Calming the storm

Dwayne Haskins Jr.'s steady demeanor evident from comeback at Michigan

Tim May
[Eric Albrecht/Dispatch]

Headed toward Saturday’s 115th renewal of Ohio State vs. Michigan, it has been a year since the moment that Dwayne Haskins Jr. became a legend in OSU lore. As is often the case with a legend, it morphs with the telling.

Take Haskins’ version of his emotions when suddenly, with the Buckeyes trailing 20-14 late in the third quarter and quarterback J.T. Barrett having just suffered a knee injury, he was thrust into The Game to save the day.

“I’d say I was pretty calm in that situation,” Haskins said. “I didn’t have too many racing thoughts, any thoughts of concern or self-doubt. … I don’t really recall everything that happened in that game. But being able to go into that atmosphere and that environment and go succeed meant the world for going into this season.”

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The Buckeyes rallied on the strength of his third-and-long pass to Austin Mack and a scrambling run by Haskins to set up the go-ahead touchdown in a 31-20 victory.

But was he really that cool from the jump?

“It was his first real snaps as a QB,” hybrid back Parris Campbell said. “He came in how you would expect him to come in. … I don’t want to say nervous, but you could tell he was just a little shaken up by the moment.

“But after he completed that pass to Austin Mack for that huge third-down conversion, he was animated and ready to go, and he kept pushing. He came back to the sideline energetic, got guys going, and he was good for us.”

Right guard Demetrius Knox leaned more toward Haskins’ recollection.

“When J.T. went down, we were a little hurt because he was our leader,” Knox said. “People may have been a little flustered. But when Dwayne stepped up and got into the huddle, we looked him in his eyes and knew he was ready.”

Shawn Springs sides with the Knox account.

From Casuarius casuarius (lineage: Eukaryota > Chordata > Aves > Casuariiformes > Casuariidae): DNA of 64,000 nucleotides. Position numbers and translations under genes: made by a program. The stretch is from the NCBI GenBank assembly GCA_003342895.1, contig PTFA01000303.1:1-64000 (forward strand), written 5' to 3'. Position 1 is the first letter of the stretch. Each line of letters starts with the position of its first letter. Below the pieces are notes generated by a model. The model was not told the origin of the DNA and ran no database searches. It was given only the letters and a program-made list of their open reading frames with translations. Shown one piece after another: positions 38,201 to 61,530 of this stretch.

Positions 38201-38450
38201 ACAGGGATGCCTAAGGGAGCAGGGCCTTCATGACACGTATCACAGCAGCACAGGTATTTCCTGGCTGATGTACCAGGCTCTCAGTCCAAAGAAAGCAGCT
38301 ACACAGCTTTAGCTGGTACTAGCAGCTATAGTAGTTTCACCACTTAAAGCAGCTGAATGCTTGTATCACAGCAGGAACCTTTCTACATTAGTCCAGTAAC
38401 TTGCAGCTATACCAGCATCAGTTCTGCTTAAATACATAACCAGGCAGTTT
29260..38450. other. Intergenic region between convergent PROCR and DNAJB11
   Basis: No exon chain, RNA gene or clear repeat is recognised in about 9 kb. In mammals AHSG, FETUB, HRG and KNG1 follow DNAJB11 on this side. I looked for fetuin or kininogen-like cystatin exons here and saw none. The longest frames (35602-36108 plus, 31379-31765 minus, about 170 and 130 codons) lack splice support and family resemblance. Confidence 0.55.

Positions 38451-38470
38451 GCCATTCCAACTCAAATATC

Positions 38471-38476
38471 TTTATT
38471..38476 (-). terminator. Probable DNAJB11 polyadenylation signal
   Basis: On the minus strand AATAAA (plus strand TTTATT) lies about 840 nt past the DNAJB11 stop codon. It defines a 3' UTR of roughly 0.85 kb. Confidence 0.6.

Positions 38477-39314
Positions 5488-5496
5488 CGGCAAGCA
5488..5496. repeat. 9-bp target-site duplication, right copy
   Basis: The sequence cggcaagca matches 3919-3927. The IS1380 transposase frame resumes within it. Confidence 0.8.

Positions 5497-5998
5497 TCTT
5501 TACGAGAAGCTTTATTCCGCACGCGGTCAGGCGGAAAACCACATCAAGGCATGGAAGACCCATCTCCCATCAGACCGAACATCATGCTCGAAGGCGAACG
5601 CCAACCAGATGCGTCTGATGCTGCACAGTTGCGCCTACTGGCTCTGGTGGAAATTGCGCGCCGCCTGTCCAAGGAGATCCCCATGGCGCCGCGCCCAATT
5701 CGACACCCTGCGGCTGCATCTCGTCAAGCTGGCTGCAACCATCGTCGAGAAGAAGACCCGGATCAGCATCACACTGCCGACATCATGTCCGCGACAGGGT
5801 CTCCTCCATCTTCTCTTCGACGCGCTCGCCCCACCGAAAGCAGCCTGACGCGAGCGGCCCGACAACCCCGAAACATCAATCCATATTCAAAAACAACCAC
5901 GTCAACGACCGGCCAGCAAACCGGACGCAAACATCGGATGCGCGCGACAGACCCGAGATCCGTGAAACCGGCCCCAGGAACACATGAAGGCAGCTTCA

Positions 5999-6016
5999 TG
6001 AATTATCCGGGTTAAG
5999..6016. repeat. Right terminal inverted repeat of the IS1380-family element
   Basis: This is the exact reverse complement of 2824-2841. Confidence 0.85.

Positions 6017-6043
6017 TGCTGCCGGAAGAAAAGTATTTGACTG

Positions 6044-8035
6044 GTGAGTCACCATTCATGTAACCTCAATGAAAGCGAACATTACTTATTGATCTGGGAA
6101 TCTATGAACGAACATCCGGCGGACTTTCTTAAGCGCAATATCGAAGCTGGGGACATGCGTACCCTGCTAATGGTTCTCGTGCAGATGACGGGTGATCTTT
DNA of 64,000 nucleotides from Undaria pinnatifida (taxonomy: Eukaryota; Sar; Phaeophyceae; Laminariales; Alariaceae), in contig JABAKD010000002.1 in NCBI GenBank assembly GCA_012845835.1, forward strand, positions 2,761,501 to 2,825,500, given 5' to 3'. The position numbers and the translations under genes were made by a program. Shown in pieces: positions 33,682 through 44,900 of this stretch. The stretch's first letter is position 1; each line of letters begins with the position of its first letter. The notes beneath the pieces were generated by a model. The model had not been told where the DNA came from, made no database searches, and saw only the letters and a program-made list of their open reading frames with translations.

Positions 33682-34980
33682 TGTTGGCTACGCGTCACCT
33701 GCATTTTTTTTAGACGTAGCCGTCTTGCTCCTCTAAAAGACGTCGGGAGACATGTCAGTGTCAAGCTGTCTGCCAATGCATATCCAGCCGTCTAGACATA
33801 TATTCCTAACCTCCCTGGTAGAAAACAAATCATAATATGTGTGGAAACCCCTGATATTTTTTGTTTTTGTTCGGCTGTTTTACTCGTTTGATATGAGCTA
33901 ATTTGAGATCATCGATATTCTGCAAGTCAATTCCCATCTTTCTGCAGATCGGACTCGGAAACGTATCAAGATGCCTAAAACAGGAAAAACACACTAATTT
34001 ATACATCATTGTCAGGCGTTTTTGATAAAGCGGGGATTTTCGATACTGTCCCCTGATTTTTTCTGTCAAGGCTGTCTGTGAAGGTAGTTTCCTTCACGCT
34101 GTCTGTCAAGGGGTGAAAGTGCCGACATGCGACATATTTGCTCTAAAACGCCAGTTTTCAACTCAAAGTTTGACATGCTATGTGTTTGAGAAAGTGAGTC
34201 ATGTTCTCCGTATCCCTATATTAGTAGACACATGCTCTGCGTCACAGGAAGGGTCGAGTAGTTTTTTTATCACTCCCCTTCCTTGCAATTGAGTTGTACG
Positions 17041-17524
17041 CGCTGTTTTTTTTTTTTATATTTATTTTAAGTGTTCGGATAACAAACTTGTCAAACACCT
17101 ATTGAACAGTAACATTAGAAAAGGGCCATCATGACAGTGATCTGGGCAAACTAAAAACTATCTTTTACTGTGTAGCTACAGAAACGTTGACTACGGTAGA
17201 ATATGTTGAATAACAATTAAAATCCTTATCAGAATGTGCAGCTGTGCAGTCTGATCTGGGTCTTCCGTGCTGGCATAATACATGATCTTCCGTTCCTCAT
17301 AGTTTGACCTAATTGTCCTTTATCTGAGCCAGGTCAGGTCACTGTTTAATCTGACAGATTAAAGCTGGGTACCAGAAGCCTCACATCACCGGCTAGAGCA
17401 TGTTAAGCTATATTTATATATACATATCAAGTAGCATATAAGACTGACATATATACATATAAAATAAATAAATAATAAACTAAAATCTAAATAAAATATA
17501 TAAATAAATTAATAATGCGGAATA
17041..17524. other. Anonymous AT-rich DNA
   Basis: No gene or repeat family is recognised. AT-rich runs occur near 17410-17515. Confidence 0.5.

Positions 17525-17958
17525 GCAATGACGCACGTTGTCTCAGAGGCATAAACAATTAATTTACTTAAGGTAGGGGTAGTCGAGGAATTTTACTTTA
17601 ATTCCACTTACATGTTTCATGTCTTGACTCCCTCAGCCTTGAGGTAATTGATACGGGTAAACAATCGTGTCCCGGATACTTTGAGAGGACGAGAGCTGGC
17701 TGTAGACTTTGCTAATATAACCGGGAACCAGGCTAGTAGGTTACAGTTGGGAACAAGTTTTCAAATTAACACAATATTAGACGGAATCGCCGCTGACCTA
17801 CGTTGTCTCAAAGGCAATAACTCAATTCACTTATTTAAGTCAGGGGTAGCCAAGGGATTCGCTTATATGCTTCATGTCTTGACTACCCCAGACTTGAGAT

The former Ohio State and NFL star cornerback has watched and mentored Haskins from the seventh grade after a chance meeting showed him there was something special about the youngster. It came in the summer in New Jersey nine years ago when Springs’ sixth-grade son and Haskins were taking part in the same youth camp.

“My son, he threw it like 20 yards; then this dude, he steps up there, in seventh grade, and throws it like 50,” Springs said. “I was thinking, ‘This kid is amazing.’”

After the youngster — already an Ohio State fan whose hero was 2006 Heisman Trophy winner Troy Smith — recognized the former Buckeye and called him “Mr. Springs,” their friendship began.

“We started talking,” Springs said.

He encouraged the Haskins family to move to the Washington, D.C., area so the budding quarterback could play against better competition and gain better coaching. They decided on The Bullis School in Potomac, Maryland, which put Haskins under coach Pat Cilento.

What struck Springs the most about his protégé wasn’t the obvious: his ability to throw a football accurately with velocity, touch or distance. A lot of youngsters can do that, yet never amount to much as a quarterback.

“He was in the eighth grade and already was reading defenses like a junior in high school,” Springs said. “We’re talking about route concepts, and coverages. … By the time he was in the 11th grade, he was already on a college level.”

Haskins said he had long been a student of the game, his knowledge building through participation in NFL teams’ youth summer camps on the Eastern Seaboard and through studying on his own.

“My dad and I used to watch tapes about different coverages,” Haskins said. “And me and Shawn would sit and watch, like 2004, Tom Brady vs. whoever, and we’d look at the coverages. I was 14 or 15, and I could recognize them right away. ‘That’s cover 3. That’s cover 2.’ It just came natural to me to analyze a defense and see where pressures are coming from and all that. I picked up things really fast.”

That’s why preparation, then adjusting to what actually was happening in a game, became sport to him.

“What made playing quarterback fun was that the show pretty much has to run through me,” Haskins said. “I’m pretty much the determining factor of whether the offense does well. That gave me a sense of confidence because no matter what the play is, I get the ball in my hand, and I get to decide what happens. That made me feel confident I can make things happen.”

Springs attested to that.

“Last year when he went into the game at Michigan, it was funny,” Springs said. “People were asking me, ‘Man, were you surprised Dwayne handled it like he did?’ No.”

Now Haskins heads into Saturday’s game having already set Ohio State season records for passing yards (3,685) and touchdown passes (36, which is tied for the most in the country this season). No one in Ohio State history has thrown it with the flair he displays.

“As I’ve said before, I only played with two quarterbacks who threw a better ball than Dwayne,” said Springs, who played 13 seasons in the NFL through 2009. “That was Warren Moon and Tom Brady. Everybody is saying, ‘That’s high praise for a kid who has barely started yet.’

“I was like, ‘I played 13 years in the NFL ,and I’m not going to disrespect Mark Brunell, Jon Kitna, Matt Hasselbeck and all these guys I played with to just be saying that. This kid is legit.’”


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